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WHITECHAPEL The Brotherhood Of The Blade

By Peter Atkinson, Contributor
Monday, December 21, 2015 @ 5:38 PM

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The Brotherhood Of The Blade

Metal Blade Records

Thanks to usual wretched traffic and irksome inside-the-Beltway rush-hour logistics of Interstate 66 heading out of D.C. into “red state” Virginia, I got to last summer’s ill-fated Rockstar Energy Drink Mayhem Festival just as WHITECHAPEL’s side-stage set was coming to a close. But while I didn’t see the band, I sure could hear and feel them as they rumbled along in the distance while I made my way through the largely empty Jiffy Lube Live parking on my way to will-call. It was like there was a long freight train passing by the whole way, with frontman Phil Bozeman’s bellicose roar rising above the din.

I tell you that by way of telling you this: WHITECHAPEL has just issued the live CD/DVD set The Brotherhood Of The Blade. The promo for which, however, was the audio portion only. So once again, I got to hear, and feel, the band without actually seeing them in action - I missed them during the 2012 Mayhem Fest as well because I arrived too late.

The DVD, according to the accompanying press materials, contains a “feature-length video release [that] follows the band on tour and at home, and dives deep into the hearts and minds of one of metal's brightest up and coming bands” along with a concert shot/taped in 2014 at The International, in the deathcore brutes' hometown of Knoxville, Tenn. The CD portion, which we will examine here, is essentially the concert soundtrack, plus the bonus track “This Is Exile” that is not included on the DVD set.

WHITECHAPEL does offer a certain visual flair – given its six-man, three-guitar lineup that is only a few beer kegs, baseball bats and jumpsuits away from rivaling SLIPKNOT, with a sound that is, at times, almost identical – that is missing sans the DVD. On a cramped club stage, with a hometown crowd on hand, it’s got to be a pretty imposing sight, especially once the music starts and the action kicks up in the pit. It certainly sounds intense on the CD, especially thanks to the clear, almost impossibly clean, thunderous recording captured by Audiohammer producer Mark Lewis, who has worked on the band’s last few studio albums.

The band's set, which seems a bit chintzy at just a dozen songs – a baker’s dozen on the CD – including the minute-long intro “Rise”, clocks in at 50-some minutes. But it is bludgeoning 50-some minutes to be sure. The three-headed monster guitar attack is tuned low and played loud over the accompanying bulldozing rhythms, a perfect combination for the breakdowns that regularly punch their way through with Tyson-esque authority.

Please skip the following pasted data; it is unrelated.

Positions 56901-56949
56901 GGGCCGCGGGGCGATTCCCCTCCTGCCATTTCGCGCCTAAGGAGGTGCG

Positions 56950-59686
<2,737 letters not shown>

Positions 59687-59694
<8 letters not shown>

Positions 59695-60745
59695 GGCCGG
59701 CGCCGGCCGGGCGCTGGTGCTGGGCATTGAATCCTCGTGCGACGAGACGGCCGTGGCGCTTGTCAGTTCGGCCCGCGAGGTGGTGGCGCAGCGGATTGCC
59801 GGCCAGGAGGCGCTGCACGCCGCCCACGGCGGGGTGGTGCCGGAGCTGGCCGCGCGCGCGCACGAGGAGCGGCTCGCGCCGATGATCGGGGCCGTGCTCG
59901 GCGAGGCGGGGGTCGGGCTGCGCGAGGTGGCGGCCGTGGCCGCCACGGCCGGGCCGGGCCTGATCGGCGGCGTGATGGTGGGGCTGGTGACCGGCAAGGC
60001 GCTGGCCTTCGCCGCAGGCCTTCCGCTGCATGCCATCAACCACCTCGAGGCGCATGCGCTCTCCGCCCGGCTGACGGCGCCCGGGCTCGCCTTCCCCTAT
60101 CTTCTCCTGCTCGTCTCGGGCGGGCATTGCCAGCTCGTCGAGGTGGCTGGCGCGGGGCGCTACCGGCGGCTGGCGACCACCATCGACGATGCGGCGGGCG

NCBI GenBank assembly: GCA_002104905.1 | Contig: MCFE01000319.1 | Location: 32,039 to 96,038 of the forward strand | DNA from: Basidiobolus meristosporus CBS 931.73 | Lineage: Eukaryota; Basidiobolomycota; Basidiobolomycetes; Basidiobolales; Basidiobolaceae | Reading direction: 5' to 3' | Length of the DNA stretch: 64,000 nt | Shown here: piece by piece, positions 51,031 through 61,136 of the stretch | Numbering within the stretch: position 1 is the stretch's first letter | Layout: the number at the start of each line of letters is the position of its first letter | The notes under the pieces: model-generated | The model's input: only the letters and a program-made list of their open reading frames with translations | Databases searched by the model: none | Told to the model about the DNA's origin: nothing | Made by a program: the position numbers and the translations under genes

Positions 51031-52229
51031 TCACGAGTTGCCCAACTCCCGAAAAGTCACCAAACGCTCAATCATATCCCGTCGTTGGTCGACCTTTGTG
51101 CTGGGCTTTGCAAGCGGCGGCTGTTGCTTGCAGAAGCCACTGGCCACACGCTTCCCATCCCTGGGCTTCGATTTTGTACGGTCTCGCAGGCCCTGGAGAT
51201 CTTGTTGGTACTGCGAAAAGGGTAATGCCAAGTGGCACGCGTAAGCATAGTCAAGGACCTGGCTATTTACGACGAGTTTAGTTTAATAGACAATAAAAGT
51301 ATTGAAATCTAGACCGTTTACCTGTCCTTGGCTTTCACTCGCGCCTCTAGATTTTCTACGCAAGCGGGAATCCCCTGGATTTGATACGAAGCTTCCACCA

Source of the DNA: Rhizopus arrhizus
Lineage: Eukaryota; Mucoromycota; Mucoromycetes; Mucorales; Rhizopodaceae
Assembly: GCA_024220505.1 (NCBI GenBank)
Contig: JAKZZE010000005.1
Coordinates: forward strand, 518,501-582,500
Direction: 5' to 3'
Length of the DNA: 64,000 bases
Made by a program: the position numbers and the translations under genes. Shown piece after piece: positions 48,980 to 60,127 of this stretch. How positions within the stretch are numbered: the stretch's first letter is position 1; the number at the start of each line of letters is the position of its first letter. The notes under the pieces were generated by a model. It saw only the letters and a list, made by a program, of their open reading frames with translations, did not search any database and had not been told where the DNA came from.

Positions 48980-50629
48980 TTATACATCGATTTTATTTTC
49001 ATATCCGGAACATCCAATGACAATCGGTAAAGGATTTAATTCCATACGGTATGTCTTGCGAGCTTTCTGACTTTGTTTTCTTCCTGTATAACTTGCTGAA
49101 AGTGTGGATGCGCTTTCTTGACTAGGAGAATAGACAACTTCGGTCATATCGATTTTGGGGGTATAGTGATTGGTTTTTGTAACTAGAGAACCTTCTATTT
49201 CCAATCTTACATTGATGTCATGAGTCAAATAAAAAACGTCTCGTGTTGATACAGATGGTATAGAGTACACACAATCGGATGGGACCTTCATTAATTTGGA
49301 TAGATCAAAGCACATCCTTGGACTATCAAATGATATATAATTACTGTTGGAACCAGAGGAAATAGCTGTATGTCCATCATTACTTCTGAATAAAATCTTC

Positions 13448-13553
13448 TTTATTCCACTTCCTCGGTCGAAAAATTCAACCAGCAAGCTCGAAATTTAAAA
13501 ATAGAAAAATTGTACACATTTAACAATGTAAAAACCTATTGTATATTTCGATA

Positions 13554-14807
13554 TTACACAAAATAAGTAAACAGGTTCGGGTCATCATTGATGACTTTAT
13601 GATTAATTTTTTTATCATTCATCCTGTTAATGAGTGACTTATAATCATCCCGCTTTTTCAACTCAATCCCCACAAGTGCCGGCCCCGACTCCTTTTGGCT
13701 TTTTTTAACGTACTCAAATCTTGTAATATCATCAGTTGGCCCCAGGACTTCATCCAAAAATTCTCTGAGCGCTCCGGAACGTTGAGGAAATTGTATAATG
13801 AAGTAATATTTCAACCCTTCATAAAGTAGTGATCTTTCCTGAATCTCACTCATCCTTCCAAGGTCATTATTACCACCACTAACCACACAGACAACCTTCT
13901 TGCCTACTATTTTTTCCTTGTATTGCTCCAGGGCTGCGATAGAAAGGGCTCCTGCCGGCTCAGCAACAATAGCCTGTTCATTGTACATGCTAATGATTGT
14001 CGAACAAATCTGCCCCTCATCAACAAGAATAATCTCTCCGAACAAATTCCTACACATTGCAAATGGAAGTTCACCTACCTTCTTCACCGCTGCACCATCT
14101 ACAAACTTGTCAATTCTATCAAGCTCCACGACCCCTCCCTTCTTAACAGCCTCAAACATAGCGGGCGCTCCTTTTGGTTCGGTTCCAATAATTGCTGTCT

WHITECHAPEL's sound is not one built on dexterity or subtlety. There's no bobbing or weaving here, the band aims for the gut and works it mercilessly, channeling SLIPKNOT, LAMB OF GOD, PANTERA and some pretty “hard” hardcore along the way. When it comes to sheer, concentrated brutality, few bands deliver it with WHITECHAPEL's muscle.

Nevertheless, the kids have been diggin' what WHITECHAPEL's been dealin.' The band's 2014 album Our Endless War cracked the Billboard Top 10, in spite of – or perhaps because of - its snub-nosed single-mindedness. The hometown crowd on Brotherhood is certainly into it, and manages to muster the strength to sing along and regale the band with “White-Chap-El” rallying cries despite the beat down it takes at the sextet's hands.

The Brotherhood set, perhaps not surprisingly, is weighted toward material from Endless War and 2012's Whitechapel that is probably more familiar given the band's recent rise in popularity, but also goes back to the 2007 debut The Somatic Defilement with the one-two combination of the metalcore-ish “Prostatic Fluid Asphyxiation” and the spastic, very SLIPKNOT-like “Vice Exciser”. That “Mono” from Endless War offers a similarly SLIPKNOT-y delivery and cadence shows the band's sound has only developed by a matter of degrees over the years – with the occasional adventurous turn like the straight-up hardcore of Endless War's title track. But it has certainly grown tighter and more punishing, making Brotherhood one of most concussive live albums you're likely to hear – or see if you get the DVD.

3.5 Out Of 5.0

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